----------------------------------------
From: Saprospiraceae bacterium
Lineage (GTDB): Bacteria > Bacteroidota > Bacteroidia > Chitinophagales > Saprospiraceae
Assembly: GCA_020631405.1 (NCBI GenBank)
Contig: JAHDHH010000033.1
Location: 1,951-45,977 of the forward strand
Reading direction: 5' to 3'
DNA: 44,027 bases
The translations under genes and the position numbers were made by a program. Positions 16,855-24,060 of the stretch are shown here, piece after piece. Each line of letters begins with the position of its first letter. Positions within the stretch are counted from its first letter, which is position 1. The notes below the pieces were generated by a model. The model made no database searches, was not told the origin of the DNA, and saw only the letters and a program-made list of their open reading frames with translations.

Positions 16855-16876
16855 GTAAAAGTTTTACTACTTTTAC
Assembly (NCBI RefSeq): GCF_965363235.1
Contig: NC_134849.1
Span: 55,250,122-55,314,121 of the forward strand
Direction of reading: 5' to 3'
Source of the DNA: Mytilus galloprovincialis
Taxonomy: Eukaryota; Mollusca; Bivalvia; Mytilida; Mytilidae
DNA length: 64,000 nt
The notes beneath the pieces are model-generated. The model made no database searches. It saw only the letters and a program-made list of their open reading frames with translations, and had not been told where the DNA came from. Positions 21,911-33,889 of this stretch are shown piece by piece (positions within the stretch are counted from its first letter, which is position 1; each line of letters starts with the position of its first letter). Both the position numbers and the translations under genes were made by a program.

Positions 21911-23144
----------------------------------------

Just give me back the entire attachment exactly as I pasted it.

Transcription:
From: Saprospiraceae bacterium
Lineage (GTDB): Bacteria > Bacteroidota > Bacteroidia > Chitinophagales > Saprospiraceae
Assembly: GCA_020631405.1 (NCBI GenBank)
Contig: JAHDHH010000033.1
Location: 1,951-45,977 of the forward strand
Reading direction: 5' to 3'
DNA: 44,027 bases
The translations under genes and the position numbers were made by a program. Positions 16,855-24,060 of the stretch are shown here, piece after piece. Each line of letters begins with the position of its first letter. Positions within the stretch are counted from its first letter, which is position 1. The notes below the pieces were generated by a model. The model made no database searches, was not told the origin of the DNA, and saw only the letters and a program-made list of their open reading frames with translations.

Positions 16855-16876
16855 GTAAAAGTTTTACTACTTTTAC
Assembly (NCBI RefSeq): GCF_965363235.1
Contig: NC_134849.1
Span: 55,250,122-55,314,121 of the forward strand
Direction of reading: 5' to 3'
Source of the DNA: Mytilus galloprovincialis
Taxonomy: Eukaryota; Mollusca; Bivalvia; Mytilida; Mytilidae
DNA length: 64,000 nt
The notes beneath the pieces are model-generated. The model made no database searches. It saw only the letters and a program-made list of their open reading frames with translations, and had not been told where the DNA came from. Positions 21,911-33,889 of this stretch are shown piece by piece (positions within the stretch are counted from its first letter, which is position 1; each line of letters starts with the position of its first letter). Both the position numbers and the translations under genes were made by a program.

Positions 21911-23144